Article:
My youngest daughter, Elida, is 20 months old, and I recently realized it was time for her first dental appointment. We decided to check out Snodgrass-King Pediatric Dentists not long afterward. Snodgrass-King allows for online appointment scheduling and online submission of new patient paperwork—both of which can be very handy for busy moms. I received a text appointment reminder the day before her visit, and I definitely loved that.
The Snodgrass-King offices have several locations from which to choose. We decided on the Hermitage location for our appointment. The large waiting room had an aquarium (always a hit with my kids), WiFi, a TV, toys, and four old school arcade games. Think they know a thing or two about kids (and moms)? We arrived 10-15 minutes before our appointment, and it felt like we were seen almost immediately. The dental hygienist was super-friendly and greeted us with a smile. She talked to Elida and made a big deal over her. After asking some questions and entering the information into a computer in the hallway, the dental hygienist took us to exam room. She told me that they even have an exam room especially for babies, but it was occupied at the time.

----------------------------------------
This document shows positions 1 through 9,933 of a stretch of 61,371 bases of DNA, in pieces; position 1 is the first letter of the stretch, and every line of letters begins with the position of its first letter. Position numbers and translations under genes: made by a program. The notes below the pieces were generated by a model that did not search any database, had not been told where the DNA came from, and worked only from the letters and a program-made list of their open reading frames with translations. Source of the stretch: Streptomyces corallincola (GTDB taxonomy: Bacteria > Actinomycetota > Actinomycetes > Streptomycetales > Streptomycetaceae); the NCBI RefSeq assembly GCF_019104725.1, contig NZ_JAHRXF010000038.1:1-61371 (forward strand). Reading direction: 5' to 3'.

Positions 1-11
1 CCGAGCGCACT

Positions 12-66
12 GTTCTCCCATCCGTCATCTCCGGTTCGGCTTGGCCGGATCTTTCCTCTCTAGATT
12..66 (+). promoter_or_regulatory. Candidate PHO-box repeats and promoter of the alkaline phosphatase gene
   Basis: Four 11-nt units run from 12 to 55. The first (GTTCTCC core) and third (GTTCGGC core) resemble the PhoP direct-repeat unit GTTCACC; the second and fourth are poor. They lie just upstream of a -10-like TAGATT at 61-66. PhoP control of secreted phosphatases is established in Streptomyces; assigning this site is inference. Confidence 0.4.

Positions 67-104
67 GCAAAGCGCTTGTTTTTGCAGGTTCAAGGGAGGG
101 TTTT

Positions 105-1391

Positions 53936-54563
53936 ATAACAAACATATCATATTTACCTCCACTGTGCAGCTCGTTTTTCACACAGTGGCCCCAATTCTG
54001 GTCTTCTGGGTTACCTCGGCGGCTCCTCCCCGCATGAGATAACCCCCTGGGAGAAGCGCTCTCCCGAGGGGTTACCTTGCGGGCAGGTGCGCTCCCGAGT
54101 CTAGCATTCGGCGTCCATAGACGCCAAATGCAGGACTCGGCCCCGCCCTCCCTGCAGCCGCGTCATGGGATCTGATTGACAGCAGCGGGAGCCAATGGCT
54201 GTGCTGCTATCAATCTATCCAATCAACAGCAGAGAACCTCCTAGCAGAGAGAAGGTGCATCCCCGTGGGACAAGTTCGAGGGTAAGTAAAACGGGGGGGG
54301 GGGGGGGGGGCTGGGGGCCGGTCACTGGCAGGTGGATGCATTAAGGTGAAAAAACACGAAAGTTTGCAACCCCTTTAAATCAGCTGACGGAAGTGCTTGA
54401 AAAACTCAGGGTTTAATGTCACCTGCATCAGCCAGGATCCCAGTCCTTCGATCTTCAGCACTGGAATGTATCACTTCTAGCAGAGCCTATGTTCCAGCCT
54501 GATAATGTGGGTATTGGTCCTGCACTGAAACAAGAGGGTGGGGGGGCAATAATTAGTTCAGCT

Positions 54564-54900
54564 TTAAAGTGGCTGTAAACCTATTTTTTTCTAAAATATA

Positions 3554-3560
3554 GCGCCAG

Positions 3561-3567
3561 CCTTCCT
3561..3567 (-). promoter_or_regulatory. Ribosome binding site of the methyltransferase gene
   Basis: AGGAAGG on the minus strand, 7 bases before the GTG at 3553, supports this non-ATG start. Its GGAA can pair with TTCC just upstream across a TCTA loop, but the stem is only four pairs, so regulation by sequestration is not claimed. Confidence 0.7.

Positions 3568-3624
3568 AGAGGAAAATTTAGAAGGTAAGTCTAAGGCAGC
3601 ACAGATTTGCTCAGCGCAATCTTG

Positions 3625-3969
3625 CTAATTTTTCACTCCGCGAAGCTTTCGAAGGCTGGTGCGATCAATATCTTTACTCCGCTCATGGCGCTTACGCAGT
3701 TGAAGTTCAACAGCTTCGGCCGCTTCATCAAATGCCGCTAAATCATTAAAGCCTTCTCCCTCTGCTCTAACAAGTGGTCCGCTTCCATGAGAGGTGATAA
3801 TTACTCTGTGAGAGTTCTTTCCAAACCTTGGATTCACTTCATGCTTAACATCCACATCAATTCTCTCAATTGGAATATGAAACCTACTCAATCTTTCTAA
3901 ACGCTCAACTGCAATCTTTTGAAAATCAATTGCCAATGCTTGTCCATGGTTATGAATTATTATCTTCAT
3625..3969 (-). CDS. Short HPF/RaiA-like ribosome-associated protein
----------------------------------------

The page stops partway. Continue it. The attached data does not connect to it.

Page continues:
In the exam room (which had a television), Elida sat with me while the hygienist asked some more questions and gave me a preview of what she would be doing. She explained that Elida would lay on the chair, and the hygienist would brush her teeth. She would look for any concerns to share with the dentist. I was warned her that Elida would likely cry. While the hygienist brushed, I was able to hold Elida’s arms and talked to her to help keep her calm. She did indeed cry, but the brushing didn’t take very long. The hygienist saw nothing of concern in Elida’s mouth and shared some tips with me for brushing at home:
- It can be helpful to lay your child on a flat surface, with her head in or near your lap, to brush her teeth.
- Go ahead and get your child used to flossing—but it only needs to be done about three times a week.
- Take a pea sized glob of toothpaste, smear it on the back of your hand, and dip the toothbrush bristles in that. This prevents the toothpaste from getting stuck on the first teeth you brush!
When the dentist entered the room, she was also friendly and warm. She examined Elida’s teeth (more crying, but this exam was even shorter than the brushing) and saw nothing to be concerned about. The hygienist was able to schedule Elida’s next check-up before we even left the exam room. Elida received a goody bag with her toothbrush from the exam (it had a cool dinosaur cover!), floss, and toothpaste, and she was able to pick a toy from a treasure chest (a pink hippo!).
Everyone at the office was kind, and the visit was short and sweet. We will definitely be going back!